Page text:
LEAP came into existence in 1988 when a group of KwaZulu-Natal land practitioners from NGOs, government and the private sector began to focus on why the communal property institutions (CPIs) set up under land reform appeared to be failing. The Legal Entity Assessment Project, as it was initially known, questioned the widely held view that the land reform communal property associations (CPAs) and trusts needed capacity building. Instead, LEAP argued that there were no clear indicators for assessing success or failure and that these micro institutions were overloaded with development objectives that often were the proper responsibility of government. In the search for firm foundational objectives, LEAP suggested that tenure security for individuals and the group as an entity was the primary purpose of CPIs, and that other development objectives could be built on this foundation.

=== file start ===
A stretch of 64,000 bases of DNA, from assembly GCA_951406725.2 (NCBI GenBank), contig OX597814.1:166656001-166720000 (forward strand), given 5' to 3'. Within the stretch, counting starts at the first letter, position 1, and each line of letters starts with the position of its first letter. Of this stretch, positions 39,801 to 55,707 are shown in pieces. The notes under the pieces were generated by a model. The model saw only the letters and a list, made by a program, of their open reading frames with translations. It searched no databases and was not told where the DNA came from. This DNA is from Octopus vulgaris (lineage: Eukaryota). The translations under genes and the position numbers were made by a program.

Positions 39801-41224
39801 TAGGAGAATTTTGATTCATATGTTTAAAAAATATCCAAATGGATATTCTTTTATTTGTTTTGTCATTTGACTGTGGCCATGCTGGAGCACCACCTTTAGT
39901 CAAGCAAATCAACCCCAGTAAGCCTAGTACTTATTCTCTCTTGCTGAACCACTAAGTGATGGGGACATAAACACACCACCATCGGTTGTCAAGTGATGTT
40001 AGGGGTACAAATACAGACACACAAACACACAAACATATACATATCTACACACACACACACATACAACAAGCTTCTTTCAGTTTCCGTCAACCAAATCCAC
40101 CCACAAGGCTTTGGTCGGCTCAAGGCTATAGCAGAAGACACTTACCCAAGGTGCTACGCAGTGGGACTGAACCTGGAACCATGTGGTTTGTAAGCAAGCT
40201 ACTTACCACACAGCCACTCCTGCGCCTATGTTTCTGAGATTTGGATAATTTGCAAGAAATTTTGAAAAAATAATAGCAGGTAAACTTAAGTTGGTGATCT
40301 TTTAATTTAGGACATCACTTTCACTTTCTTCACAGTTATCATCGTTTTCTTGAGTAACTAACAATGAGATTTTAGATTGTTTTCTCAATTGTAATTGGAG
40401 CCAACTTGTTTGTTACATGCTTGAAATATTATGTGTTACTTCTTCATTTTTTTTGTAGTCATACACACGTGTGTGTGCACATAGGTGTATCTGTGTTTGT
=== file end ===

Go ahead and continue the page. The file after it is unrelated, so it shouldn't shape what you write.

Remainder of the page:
Thinking practically and conceptually about how to achieve this took LEAP on a long journey that gradually pulled in people from across the country in both the rural and urban sectors who were working on land administration, customary tenure, housing and tenure arrangements.
LEAP is no longer in existence but its work remains of value to current initiatives to reform and secure tenure and recognise off-register rights in South Africa. Key documents from its archives have been uploaded to the Land Portal.